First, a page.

Danny Ainge has one option as the trade deadline is only three days away. He must hold onto the Big 4, and it’s not because these guys will lead the Celtics to an NBA championship. Ainge has made several mistakes that leave him no choice but to finish out the season with the Big 3 plus Rondo.
Signing Paul Pierce to a four year, $61 million dollar contract in the Summer of 2010 was the first mistake. Danny should have instructed ownership to negotiate a buyout of Pierce’s $21.5 million player option and then go after a younger free agent. Tyson Chandler and Rudy Gay were free agents at the time, and one of them would have looked great in a Celtics uniform. Danny also could have negotiated a partial buyout of Pierce’s player option (say ten million dollars), sign him to a contract, and then trade him. Instead, Ainge worked out a deal with Pierce that if he gave up his player option and took less money, he would get the security that comes with a multi-year deal. Ainge then used the money saved on the Pierce contract to resign Ray Allen to a two year, $20 million deal.
The problem was that Danny committed to two players past their prime. The Celtics needed to get younger and more athletic after their game 7 loss to the Lakers in the 2010 NBA Finals. Instead Danny committed four years to a 32-year-old small forward and two years to 34-year-old shooting guard. Then he went out and signed two calcified Bigs that no one wanted in Shaq and Jermaine O’Neal, because he didn’t have the cap space to sign someone better after the Pierce/Allen deals. That’s not going to get it done if your goal is to move in the direction of winning an NBA championship.
Danny’s second mistake was that he traded the wrong guy at the 2011 trade deadline. It should have been Rajon Rondo, not Kendrick Perkins. There were some realistic options at the time. How about Rondo for Utah’s Deron Williams with some players/picks/cash thrown in by both sides to make it happen? Or what about Rondo to the Rockets for Aaron Brooks and a first round pick. Anyone who says these deals couldn’t happen doesn’t understand the possibilities of creative accounting.
Ainge should have traded Rondo for top market value while he had the chance, but it’s too late now. Some say why trade a guy who has 17 triple doubles in his career? It’s very simple. Rondo can’t shoot! Check out his career numbers. After 6 years in the league, Rondo shoots a respectable 48% from the field. But then there’s the appalling 61% from the line and abysmal 24% from the three-point arc. For a starting point guard in the NBA, those last two numbers are downright embarrassing. Duke coach Mike Krzyzewski knew you couldn’t give a Team USA roster spot to someone who can’t shoot. That’s why he went with Russell Westbrook and Stephen Curry over Rondo. Don’t let Rondo’s withdrawal from Team USA just before the final roster was announced fool you. He saw the writing on the wall. Want a more recent example of Rondo’s shooting woes? In Sunday’s loss to the Lakers, Rondo bricked a late three that would have tied it.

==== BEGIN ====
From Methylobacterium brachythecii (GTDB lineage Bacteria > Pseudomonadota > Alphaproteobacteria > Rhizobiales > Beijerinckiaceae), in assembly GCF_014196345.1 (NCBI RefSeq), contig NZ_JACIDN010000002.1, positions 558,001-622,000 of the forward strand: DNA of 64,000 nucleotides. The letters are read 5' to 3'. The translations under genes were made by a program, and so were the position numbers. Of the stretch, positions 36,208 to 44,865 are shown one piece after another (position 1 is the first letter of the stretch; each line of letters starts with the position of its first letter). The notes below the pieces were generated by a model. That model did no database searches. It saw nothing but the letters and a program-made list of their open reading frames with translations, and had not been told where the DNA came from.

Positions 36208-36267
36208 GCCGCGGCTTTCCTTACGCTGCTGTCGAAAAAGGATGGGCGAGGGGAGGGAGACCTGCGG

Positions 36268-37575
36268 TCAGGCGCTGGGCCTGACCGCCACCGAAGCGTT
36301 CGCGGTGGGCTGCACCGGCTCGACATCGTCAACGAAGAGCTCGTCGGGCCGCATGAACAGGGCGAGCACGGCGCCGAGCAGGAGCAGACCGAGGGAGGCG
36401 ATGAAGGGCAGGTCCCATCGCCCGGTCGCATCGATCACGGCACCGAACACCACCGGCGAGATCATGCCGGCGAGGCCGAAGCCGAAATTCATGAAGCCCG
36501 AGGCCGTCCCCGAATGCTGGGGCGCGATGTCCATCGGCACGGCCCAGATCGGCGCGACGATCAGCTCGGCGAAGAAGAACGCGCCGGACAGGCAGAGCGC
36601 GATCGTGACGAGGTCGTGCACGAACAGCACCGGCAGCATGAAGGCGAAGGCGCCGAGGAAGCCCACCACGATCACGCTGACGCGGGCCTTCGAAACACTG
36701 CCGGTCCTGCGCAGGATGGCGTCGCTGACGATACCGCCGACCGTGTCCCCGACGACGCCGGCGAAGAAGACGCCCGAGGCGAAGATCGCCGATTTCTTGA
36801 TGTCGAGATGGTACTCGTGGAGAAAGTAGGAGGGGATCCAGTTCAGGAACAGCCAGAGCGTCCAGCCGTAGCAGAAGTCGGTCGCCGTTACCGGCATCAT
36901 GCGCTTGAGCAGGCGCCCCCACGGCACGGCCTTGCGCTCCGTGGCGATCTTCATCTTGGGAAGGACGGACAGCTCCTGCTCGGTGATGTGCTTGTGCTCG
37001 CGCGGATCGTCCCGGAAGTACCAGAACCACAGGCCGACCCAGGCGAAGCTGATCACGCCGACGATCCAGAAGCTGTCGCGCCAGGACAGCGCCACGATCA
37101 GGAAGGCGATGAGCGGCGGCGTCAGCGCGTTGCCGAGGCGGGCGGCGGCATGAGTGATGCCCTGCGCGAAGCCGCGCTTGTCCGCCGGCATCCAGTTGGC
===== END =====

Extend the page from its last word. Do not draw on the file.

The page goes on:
So instead of saying “sayonara” to Rondo, Danny traded Kendrick Perkins to the Thunder for Jeff Green. He did it because the Celtics were over the salary cap and couldn’t come close to offering a deal that Perk would accept. Why were the C’s over the salary cap? Oh, let’s see. Maybe it had something to do with committing $81 million to Pierce and Allen.
Ainge’s next mistake is his overall record in the draft, especially since 2004. That year’s top pick was Al Jefferson, who three years later Danny brilliantly traded to Minnesota for K.G. That same draft brought positive contributors in Tony Allen and Delonte West. But chew on this for a minute. In the last seven years, only Rondo and Ray Allen represent draft night moves that have significantly helped the Celtics compete for a championship. Gerald Green, Sebastian Telfair, Gabe Pruitt, J.R. Giddens, Semih Erden, Lester Hudson, Luke Hrangody, Avery Bradley, MarShon Brooks (traded to Nets for #27 pick, who turned out to be JaJuan Johnson), and E’Twaun Moore represent the rest of Danny’s draft magic since 2004. OK, to be fair the jury is still out on Bradley, Moore, and Johnson. However, my eyeball test says only Johnson may have a shot to stick with the C’s for any lasting period of time.
I’ve laid out the major mistakes Danny made that force him to ride out the 2011-2012 season with the Big 4. But maybe Danny’s biggest blunder is none of the above. Maybe he just didn’t have the courage to trust his instincts. Danny has admitted the late Red Auerbach told him that he had the chance to break up the original Big 3, but didn’t pull the trigger. Danny said he didn’t want to make the same mistake Red made and watch this second version of the Big 3 become old and irrelevant under his watch. But that is exactly what has happened.
In a weird way maybe the Chris Wilcox heart situation will force Danny to trade one of the Big 4 on Thursday night for a quality post player, but don’t bet the house on it. A move will be made for sure on draft night, but don’t expect anything earth shattering. I give Danny credit for the K.G. and Ray-Ray trades that brought brought the Celtics a seventeenth world championship. But it didn’t have to come to this. Danny, you should have trusted your instincts and moved a piece or two of the Big 4 for quality talent while you had the leverage.